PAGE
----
Once you have one or two samples to show prospective clients, it's then time to find some. Sites like Freelancer and Upwork are good places to start out. But you don't need to stick to the same path taken by every other freelance writer. Use some lateral thinking to find clients. Join relevant groups on Facebook or LinkedIn. Have a look for forums dedicated to web development, digital marketing or SEO – there's almost always a “writers for hire” sectio” you can use to find new clients.
Noticeably absent from my list is “blogging”. I enjoy blogging and sharing with readers ways to save money, inspiring success stories and of course geek culture. However, blogging is not the path to quick money online. Despite what many bloggers and peddlers of courses may suggest, blogging is very hard work and it takes a sizable audience to make even a modest return.
Derek Halpern has built a really strong personal brand. He’s the founder of a software and business training company called Social Triggers and makes a LOT of money teaching people how to sell what they know best. And what he knows best is how to sell. If you’ve got some serious expertise, start making money out of it by selling online courses or simply teaching online.
What does that mean for you? It means Nielsen will pay you $50 a year to keep their app on your favorite internet browsing device. The app itself collects statistics on your internet usage anonymously, so you never have to worry about any data being linked to you. And the best part is, the app takes up barely any space and doesn’t slow down your phone or tablet at all!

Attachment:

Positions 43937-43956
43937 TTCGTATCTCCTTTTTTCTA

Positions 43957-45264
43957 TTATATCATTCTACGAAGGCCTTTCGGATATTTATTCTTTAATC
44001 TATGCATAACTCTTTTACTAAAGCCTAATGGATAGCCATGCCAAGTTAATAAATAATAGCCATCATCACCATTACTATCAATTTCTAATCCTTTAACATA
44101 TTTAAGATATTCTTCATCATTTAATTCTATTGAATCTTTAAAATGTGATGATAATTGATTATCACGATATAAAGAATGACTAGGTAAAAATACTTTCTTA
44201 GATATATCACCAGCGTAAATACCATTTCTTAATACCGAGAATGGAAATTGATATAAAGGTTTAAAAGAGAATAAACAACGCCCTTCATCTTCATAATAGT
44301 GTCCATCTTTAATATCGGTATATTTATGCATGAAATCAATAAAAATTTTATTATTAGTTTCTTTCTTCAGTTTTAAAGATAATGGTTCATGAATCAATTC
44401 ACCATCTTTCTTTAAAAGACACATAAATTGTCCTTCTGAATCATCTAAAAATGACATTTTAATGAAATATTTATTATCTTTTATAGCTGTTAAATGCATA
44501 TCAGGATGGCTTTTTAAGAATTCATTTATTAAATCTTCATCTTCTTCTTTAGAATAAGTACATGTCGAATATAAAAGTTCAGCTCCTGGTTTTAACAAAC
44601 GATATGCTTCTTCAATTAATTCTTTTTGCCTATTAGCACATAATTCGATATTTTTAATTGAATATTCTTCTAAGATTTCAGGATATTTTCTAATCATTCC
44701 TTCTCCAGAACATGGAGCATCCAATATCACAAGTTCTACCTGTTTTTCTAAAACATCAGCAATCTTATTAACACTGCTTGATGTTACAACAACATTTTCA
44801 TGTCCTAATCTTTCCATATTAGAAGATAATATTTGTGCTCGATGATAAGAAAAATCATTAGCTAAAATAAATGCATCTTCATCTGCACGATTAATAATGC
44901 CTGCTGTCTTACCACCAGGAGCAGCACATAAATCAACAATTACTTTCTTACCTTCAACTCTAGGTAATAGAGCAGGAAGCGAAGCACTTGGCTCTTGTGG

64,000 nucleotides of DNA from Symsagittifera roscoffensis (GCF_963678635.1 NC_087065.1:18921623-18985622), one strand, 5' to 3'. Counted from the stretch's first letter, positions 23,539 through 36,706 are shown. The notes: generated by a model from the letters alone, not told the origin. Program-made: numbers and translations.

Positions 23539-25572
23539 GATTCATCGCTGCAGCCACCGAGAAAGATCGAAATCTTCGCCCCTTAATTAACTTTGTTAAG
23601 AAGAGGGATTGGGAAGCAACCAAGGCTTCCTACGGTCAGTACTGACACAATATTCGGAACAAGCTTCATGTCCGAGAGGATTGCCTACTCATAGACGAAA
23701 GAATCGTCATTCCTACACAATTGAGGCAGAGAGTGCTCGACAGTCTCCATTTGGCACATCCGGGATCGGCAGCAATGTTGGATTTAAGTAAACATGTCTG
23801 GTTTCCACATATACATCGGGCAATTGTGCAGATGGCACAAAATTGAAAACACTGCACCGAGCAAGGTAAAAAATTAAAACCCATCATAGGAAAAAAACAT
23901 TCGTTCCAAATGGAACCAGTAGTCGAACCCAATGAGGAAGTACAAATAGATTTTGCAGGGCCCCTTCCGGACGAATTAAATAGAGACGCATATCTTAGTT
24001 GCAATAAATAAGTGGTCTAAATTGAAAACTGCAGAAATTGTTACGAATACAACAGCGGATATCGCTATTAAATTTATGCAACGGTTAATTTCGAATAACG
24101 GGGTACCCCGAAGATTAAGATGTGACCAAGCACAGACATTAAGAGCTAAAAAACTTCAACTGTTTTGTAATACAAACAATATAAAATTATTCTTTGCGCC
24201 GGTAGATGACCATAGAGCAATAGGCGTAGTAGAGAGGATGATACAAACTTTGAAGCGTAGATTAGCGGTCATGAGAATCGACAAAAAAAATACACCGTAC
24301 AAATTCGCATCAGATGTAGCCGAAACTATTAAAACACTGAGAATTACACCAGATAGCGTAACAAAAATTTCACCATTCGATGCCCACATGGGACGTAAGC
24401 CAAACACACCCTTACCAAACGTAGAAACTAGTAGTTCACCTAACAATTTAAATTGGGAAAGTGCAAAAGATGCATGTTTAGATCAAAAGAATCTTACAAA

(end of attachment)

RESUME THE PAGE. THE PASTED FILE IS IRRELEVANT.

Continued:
How to Get It: You can apply directly through the companies, such as Stella & Dot, a jewelry company that had over $100 million in sales in 2010. A few other good ones include Avon (household and personal care), The Cocoa Exchange (chocolates and more), and Alice's Table (flowers). You can also visit the Direct Selling Association website—all the companies listed there agree to abide by a code of ethics, so they only offer legitimate opportunities. Typically reps make a small investment to get started (this is a legitimate and standard practice), and sometimes pay a fee for the merchandise being sold. After that you can work as much or as little as you want, and see profit based on how much you sell.
When you work in an office, you can ask your boss about the details of your upcoming presentation when you see her in the company kitchen. But if you telecommute, she’s just another email in your inbox. From letting her know if you’re going to miss a deadline or getting clarification on an email, you’ll have to be proactive about communicating all aspects of your job and any questions you might have with her.
If there’s a plasma donation center in your area, you might be able to make anywhere from $25 to $50, and odds are, you’ll get paid today. Call ahead and ask, of course, but these days, many donation centers are giving money cards (similar to a debit card). Generally, it takes about 30 minutes to donate your plasma, but a first visit may take longer — up to two hours — since you’ll be filling out paperwork and taking a physical. And while it’s not a ton of money, many donors are able to sell plasma twice a week.
The next payment I made for my business was in October 2008 when I had the idea to sell an ebook. To make this happen, I had to spend a little bit of money on a shopping cart service (e-junkie at the time; I later moved to Gumroad, as I describe in my free ebook Ebooks the Smart Way) that allowed me to deliver the ebook to the people who bought it. It was a flat fee of $5 per month. Different companies have different ways of setting up those pricing structures, but whatever the case may be, it doesn’t have to be a huge monthly fee to get going.